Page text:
Lesbian named to head Iceland's government
|Lesbian named to head Iceland's government|
by Mike Andrew -
SGN Staff Writer
Iceland's president has asked Johanna Sigurdardottir, the openly Lesbian Minister of Social Affairs and Social Security, to form a new government after former Prime Minister Geir Haarde resigned on January 23. If she is able to assemble a majority coalition, she will become the world's first Lesbian head of government and Iceland's first woman prime minister. Iceland previously elected the world's first woman president, Vigdis Finnbogadottir, in 1980. She served four terms, retiring in 1996.
Iceland is a parliamentary democracy in which the prime minister must have the support of a majority of the 63 members of the Althing (Parliament) in order to remain at the head of the government. Sigurdardottir is expected to have the support of 34: 18 members of her own Social Democratic Alliance; nine members of the Left-Greens, who are expected to form part of the government; and seven members of the Progressive Party who will support her government with their votes, but not name ministers to the cabinet.
Sigurdardottir was first elected to the Althing in 1978, after a career in Iceland's trade unions. She has served as deputy speaker of the Althing in 1979 and 1983-1984, and as minister of social affairs in four separate cabinets, from 1987 till 1994. She returned to the cabinet in 2007 when her party agreed to enter a coalition government. Sigurdardottir's ministry is charged with managing housing, gender equality, employment issues, immigrants' issues, and disability.
A Gallup poll taken in December 2008 found 73% approval of her actions as a minister, more than any other member of the Cabinet. She was also the only minister to have improved her approval ratings over 2008, in spite of Iceland's economic and political collapse.
Sigurdardottir's partner is author and playwright Jonina Leosdottir. Iceland recognizes "Registered Partnerships" for same-sex couples, which gives them the same rights, benefits, and responsibilities as marriage. The law was passed in June 2006 with the support of all the parties in the Althing. Only one conservative member of the governing Independence Party voted against the measure.
Sigurdardottir has two sons, Sigurdur Egill, born in 1972, and David Steinar, born in 1977. Leosdottir also has a son, Gunnar Hrafn, born in 1981.
Former Prime Minister Geir Haarde, who resigned last Friday, took office in June 2006. He governed in coalition with Sigurdardottir's Social Democrats since May 2007. As leader of the right-wing Independence Party, Haarde supported free market "reforms" and deregulation of Iceland's previously socialist economic structure.
The Independence Party has held power in Iceland since 1991, either alone or in coalition with smaller parties. While their free market policies were credited with turning Iceland into an economic powerhouse, they have also been blamed for Iceland's recent economic collapse.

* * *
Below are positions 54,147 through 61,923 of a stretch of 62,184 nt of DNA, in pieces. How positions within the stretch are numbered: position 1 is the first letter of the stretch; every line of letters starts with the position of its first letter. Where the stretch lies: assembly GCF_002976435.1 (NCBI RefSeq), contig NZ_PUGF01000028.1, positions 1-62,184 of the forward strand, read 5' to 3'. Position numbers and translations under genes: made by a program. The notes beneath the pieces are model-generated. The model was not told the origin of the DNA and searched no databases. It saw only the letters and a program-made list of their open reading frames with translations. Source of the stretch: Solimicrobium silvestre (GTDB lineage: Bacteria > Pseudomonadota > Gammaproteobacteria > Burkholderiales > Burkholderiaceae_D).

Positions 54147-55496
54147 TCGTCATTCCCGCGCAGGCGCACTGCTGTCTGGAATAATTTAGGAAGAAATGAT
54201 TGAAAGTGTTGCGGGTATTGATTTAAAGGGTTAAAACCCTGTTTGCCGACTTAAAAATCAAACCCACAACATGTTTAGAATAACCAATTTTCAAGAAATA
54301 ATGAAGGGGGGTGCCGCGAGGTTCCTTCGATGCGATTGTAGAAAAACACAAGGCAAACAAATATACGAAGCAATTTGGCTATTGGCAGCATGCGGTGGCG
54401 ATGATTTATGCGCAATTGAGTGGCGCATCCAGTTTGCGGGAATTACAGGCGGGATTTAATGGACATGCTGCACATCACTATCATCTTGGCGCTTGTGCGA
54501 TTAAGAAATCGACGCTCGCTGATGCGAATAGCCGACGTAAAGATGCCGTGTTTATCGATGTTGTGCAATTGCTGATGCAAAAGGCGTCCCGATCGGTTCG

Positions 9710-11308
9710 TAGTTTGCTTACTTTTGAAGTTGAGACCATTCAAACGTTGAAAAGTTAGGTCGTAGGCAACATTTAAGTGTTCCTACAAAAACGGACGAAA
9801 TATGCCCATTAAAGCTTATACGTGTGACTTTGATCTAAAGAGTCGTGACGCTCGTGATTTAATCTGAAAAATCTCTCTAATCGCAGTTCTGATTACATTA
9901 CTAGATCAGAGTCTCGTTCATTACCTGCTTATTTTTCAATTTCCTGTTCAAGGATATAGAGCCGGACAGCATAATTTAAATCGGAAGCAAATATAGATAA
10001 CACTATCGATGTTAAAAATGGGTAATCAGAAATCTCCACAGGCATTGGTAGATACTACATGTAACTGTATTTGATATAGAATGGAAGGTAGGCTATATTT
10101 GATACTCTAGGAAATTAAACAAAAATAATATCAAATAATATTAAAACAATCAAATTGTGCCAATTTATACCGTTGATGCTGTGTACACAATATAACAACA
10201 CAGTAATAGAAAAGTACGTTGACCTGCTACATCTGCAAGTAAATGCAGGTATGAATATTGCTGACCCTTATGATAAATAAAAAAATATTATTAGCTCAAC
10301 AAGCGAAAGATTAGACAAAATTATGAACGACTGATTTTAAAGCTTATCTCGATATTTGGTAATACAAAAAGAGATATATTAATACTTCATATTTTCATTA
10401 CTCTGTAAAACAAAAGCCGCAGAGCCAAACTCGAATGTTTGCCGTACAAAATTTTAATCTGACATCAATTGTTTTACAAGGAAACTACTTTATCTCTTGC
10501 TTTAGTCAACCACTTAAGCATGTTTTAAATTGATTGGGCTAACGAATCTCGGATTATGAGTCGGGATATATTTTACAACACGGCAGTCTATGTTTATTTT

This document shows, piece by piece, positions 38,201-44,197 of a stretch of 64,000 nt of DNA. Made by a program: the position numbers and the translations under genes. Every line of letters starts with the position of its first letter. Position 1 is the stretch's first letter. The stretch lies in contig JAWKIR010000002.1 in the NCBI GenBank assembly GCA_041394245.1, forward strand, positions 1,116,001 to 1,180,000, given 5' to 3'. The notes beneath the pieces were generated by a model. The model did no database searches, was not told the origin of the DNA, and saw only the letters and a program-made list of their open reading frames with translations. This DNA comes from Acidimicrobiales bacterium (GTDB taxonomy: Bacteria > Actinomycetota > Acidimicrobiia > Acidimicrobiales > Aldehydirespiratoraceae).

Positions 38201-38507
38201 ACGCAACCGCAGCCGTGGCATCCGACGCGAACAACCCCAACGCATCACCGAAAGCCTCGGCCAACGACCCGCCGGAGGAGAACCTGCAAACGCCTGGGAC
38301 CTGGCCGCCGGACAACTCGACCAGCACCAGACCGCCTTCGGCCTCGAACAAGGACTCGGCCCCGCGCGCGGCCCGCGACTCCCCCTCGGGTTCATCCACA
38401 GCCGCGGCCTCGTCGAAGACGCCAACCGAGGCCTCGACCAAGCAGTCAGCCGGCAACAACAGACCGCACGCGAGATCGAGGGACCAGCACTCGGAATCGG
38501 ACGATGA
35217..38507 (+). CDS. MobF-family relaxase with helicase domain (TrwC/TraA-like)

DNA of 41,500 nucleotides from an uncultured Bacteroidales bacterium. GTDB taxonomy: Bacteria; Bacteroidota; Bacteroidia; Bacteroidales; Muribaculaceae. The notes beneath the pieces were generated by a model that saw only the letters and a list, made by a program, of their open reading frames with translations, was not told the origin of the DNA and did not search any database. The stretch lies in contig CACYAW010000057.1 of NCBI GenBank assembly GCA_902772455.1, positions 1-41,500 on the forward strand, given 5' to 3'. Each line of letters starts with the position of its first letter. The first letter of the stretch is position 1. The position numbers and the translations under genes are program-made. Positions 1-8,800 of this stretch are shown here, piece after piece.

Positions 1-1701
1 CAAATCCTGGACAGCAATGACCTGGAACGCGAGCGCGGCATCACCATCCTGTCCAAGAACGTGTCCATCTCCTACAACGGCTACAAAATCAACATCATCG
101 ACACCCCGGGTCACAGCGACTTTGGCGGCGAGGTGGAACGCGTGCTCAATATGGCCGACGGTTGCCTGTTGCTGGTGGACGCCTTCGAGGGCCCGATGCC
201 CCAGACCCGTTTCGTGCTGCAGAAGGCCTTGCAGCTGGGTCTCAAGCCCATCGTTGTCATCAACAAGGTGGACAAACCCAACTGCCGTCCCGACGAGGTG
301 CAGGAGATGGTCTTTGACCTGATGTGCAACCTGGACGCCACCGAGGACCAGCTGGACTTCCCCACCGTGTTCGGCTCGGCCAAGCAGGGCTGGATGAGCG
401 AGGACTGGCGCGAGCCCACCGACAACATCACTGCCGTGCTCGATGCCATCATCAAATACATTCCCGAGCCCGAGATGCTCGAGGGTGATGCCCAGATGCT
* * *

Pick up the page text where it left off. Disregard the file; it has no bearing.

Iceland's economic boom of the 1990s was fueled by heavy and unregulated lending. In September 2008 all three of the country's major banks collapsed due to difficulties in refinancing short-term debt. This problem was complicated by the fact that many British and German depositors had accounts in Icelandic banks, leading to a crisis in Iceland's relations with the European Union.
By the end of 2008, Iceland's external debt was estimated to be 50 billion Euros, while its entire 2007 GDP was only 8.5 billion Euros. Losses due to the collapse of Iceland's banking system already exceed 75% of the country's 2007 GDP.
Since the bank collapse last fall, the Independence Party has had to deal with plummeting popularity as well as economic crisis. This month, the government itself collapsed just as suddenly as Iceland's banks did.
Clashes between police and anti-government demonstrators were reported on Thursday, January 22. The same day, government spokesperson Thorgerdur Gunnarsdottir told the Althing that the government would call new elections later in the year, contradicting Prime Minister Haarde's long-held position that his government would remain in power until 2011.
Haarde, who has been suffering from esophageal cancer, resigned the next day, Friday January 23. Commerce Minister Bjorgvin Sigurdsson fired the director of the Financial Supervisory Authority, Iceland's equivalent of the US Federal Reserve Bank, on January 25, and resigned the same day. The next day, the remaining government ministers informed President Olafur Ragnar Grimsson that negotiations on continuing the coalition government had broken down.
Normally the president would then ask the leader of one of the Althing's political parties to try to assemble a majority coalition. However, the leader of Iceland's second largest party - the Social Democrats - Foreign Minister Ingubjorg Solrun Gisladottir, is herself suffering from a benign brain tumor. Therefore, the president asked Social Democrat Sigurdardottir to form a new government. She will hold talks with other political parties to discuss government policies and the distribution of cabinet seats, and is expected to assemble a majority in the Althing.
Iceland is a country of about 320,000 people. It has no standing army, but it does maintain a Coast Guard and "Crisis Response Units." Icelanders typically use patronymics rather than family names. Johanna's father was named Sigurdur, therefore she is Johanna Sigurdardottir. The president of Iceland's father was named Grim, therefore he is Olafur Ragnar Grimsson.